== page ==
Black Panther: Wakanda Forever (United States, 2022)November 09, 2022
Black Panther: Wakanda Forever is an overlong blockbuster in search of an editor. It’s a series of impressive action sequences without a compelling narrative to connect them. It’s a frustrating example of how financial success, not creative impetus, drives the existence of sequels, and it illustrates how unwieldy, contradictory, and overstuffed the MCU has become. It’s as if this movie exists in a completely different universe from all the other recent productions emerging under the Marvel banner.
The movie begins with the offscreen death of T’Challa (Chadwick Boseman), who is shown only in flashbacks. Wakanda Forever, perhaps understandably, spends a lot of time mourning Boseman and it creates a pall that hangs like a low fog over the film’s bloated and unwieldy 161 minutes. (Note: If you’re looking to shorten the blow, there’s no post-credits scene. The mid-credits scene is important but the only thing you get if you stay to the bitter end is this caption: “Black Panther will return.”) This funereal tone makes the sequel considerably less enjoyable than its predecessor. It also invites all sorts of pseudo-philosophical ruminations about faith vs. cynicism that are pitched on a grade school level.
Given the financial considerations and the need for theaters to have a constant stream of blockbusters, it would be foolish to argue that Wakanda Forever shouldn’t have been made. But maybe the filmmakers should have waited longer and put more thought into storyline development and fashioning a better integration into the evolving MCU. While other Marvel movies are wrestling with cosmic entities and multiverse incursions, this one introduces a newly-discovered city in the depths of the ocean. Put this movie in a universe where there are no other superheroes and Thanos didn’t temporarily erase half of the universe’s population and it might make sense. The contradictions in the MCU have gotten to the point where they’re impinging on individual movie narratives and it’s only going to get messier. Fanboys/girls won’t care but what about casual viewers?
Wakanda Forever feels like filler. Two hours of setup builds to a rousing battle that’s over too quickly and ends with a dull thud that’s neither particularly satisfying nor emotionally resonant. I was reminded of Avengers: Endgame in the way that high stakes were quickly reduced to plot points and the big chances taken by Infinity War were systematically reversed. There’s a point when Wakanda Forever is poised to take a big chance and do something Game of Thrones risky…but it quickly backpedals. The movie ends up taking more than 2.5 hours to do what it could have accomplished better in about half that time. This is an interlude masquerading as an epic.
The core story speaks to the movie’s narrative paucity. This is essentially the tale of how T’Challa’s sister, Shuri (Letitia Wright), comes to grips with her brother’s death an accepts the mantle of the Black Panther. Meanwhile, we are introduced to Namor (Tenoch Huerta), the ruler of the vast underground kingdom of Talokan (not Atlantis, as in the comics), which is inhabited by blue-skinned humanoids who breathe through their gills. Namor has decided to declare war on the surface dwellers and wants to engage Wakanda as an ally. When Queen Ramonda (Angela Bassett) is reluctant, he uses force as a means of persuasion. There’s a human scientist, a 19-year old college student named Riri Williams (Dominique Thorne), whom he wants dead and when the Wakandans elect to protect her rather than bring her to Namor, he kidnaps Shuri and Riri.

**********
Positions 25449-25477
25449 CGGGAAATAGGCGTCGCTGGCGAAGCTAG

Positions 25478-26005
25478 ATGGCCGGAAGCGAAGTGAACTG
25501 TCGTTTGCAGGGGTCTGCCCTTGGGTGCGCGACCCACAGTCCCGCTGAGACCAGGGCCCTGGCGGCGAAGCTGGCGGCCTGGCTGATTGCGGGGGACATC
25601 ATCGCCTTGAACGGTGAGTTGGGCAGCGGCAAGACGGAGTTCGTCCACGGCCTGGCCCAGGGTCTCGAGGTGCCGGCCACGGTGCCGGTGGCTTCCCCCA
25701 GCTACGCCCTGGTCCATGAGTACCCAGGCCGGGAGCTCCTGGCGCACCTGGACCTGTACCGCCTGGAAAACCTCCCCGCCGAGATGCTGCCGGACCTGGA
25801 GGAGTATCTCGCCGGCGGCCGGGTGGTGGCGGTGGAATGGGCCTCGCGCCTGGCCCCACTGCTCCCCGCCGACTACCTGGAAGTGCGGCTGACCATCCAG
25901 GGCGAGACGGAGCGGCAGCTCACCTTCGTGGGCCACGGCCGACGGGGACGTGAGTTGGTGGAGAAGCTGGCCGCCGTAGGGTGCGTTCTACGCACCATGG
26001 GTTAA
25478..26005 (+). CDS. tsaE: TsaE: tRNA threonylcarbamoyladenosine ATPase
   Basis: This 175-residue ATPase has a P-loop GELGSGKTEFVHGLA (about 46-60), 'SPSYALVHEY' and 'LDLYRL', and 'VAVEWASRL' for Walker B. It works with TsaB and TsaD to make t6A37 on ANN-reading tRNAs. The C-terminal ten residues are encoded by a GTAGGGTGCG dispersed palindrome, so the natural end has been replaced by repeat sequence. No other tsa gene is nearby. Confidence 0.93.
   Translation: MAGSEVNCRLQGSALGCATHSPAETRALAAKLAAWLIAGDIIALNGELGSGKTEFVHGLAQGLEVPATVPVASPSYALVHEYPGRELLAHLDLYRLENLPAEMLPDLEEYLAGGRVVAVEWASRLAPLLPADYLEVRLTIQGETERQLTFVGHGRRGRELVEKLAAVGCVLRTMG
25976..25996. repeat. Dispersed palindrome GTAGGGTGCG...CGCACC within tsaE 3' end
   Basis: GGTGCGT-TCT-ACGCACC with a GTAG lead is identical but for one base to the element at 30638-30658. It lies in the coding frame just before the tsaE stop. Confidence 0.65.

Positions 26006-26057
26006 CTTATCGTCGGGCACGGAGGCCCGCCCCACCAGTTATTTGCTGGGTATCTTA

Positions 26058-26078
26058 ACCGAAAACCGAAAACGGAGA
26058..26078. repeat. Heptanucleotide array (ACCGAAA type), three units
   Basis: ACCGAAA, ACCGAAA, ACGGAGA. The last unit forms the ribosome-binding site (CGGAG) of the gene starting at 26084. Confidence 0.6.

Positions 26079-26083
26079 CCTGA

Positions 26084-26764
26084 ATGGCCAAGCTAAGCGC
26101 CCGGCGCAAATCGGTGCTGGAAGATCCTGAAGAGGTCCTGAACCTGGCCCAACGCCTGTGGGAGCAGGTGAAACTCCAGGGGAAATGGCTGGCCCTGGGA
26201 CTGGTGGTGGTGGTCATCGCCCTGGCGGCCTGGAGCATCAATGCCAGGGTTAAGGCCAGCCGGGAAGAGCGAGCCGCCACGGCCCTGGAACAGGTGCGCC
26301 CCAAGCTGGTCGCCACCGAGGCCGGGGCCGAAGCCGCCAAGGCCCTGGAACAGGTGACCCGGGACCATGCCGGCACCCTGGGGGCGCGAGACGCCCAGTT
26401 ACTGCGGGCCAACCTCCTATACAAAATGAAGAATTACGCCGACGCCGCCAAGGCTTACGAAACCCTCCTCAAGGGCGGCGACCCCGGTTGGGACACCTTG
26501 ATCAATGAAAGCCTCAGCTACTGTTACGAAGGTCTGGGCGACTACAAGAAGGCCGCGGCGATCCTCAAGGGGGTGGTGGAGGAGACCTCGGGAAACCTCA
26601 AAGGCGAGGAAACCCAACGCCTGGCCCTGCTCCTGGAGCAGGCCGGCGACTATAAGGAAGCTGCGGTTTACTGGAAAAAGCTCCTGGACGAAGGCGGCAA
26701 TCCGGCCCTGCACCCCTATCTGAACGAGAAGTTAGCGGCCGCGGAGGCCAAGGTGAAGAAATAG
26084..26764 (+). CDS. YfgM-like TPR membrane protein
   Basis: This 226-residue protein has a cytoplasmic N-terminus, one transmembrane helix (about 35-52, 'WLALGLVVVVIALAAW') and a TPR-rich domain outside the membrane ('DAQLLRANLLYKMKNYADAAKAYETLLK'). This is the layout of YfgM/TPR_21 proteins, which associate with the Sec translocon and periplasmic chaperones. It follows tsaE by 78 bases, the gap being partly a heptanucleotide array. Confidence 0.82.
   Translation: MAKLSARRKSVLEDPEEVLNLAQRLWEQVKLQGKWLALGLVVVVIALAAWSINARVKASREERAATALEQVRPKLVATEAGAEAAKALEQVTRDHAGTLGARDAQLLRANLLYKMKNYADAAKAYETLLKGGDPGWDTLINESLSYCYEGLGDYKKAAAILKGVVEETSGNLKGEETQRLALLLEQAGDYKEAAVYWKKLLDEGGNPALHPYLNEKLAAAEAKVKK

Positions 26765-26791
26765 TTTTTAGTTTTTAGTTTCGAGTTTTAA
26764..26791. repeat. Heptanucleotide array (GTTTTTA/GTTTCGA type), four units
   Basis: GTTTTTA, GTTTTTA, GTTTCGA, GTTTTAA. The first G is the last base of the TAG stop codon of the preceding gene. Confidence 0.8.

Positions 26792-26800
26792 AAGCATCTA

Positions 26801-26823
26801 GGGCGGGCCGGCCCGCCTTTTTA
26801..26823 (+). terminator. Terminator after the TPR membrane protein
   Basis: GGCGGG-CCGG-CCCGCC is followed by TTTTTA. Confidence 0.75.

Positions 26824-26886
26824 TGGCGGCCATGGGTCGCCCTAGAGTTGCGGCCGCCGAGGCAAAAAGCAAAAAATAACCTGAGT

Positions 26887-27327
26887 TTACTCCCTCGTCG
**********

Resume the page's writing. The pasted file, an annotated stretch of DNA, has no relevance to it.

As straightforward as the main plot is, it’s complicated by a needlessly convoluted backstory for Namor, scenes at the U.N., and a goes-nowhere subplot involving two pointless characters, CIA agent Everett Ross (Martin Freeman, reprising a role he previously played in Captain America: Civil War and Black Panther) and his ex-wife/boss (Julia Louis-Dreyfus, who previously appeared in the TV series The Falcon and the Winter Soldier and had a cameo in Black Widow). Wakanda Forever seems to be laying the groundwork for some future story that will inevitably be dwarfed by battles across the multiverse involving godly entities. The movie is almost always either looking back (to the original) or forward (to as-yet unmade future sequels).
Wakanda Forever is not so much a bad movie as it is disappointing and frustrating. There are some strong moments both in terms of character development (primarily for Shuri, who has the deepest and most compelling arc) and action (the car chase is perfunctory but some of the battle scenes are well-executed), but not enough of them. There are no rousing moments designed to elicit a mass cheer from the audience but there are plenty of instances when some viewers might suppress the desire to shout “get on with it, already!” It may be that the payoff won’t come until Black Panther 3 and that, when the entire saga is seen in its entirety, this middle chapter of the trilogy will gain stature. For now, however, as a stand-alone motion picture, Wakanda Forever leaves a lot to be desired.
Black Panther: Wakanda Forever (United States, 2022)
Cast: Tenoch Huerta, Letitia Wright, Angela Bassett, Lupita Nyong’o, Winston Duke, Martin Freeman, Dominique Thorne, Julia Louis-Dreyfus
Home Release Date: 2023-02-07
Screenplay: Ryan Coogler & Joe Robert Cole
Cinematography: Autumn Durald Akrapaw
Music: Ludwig Goransson
U.S. Distributor: Marvel Studios
- (There are no more better movies of Tenoch Huerta)
- Forever Purge, The (2021)
- (There are no more worst movies of Tenoch Huerta)
- (There are no more worst movies of Letitia Wright)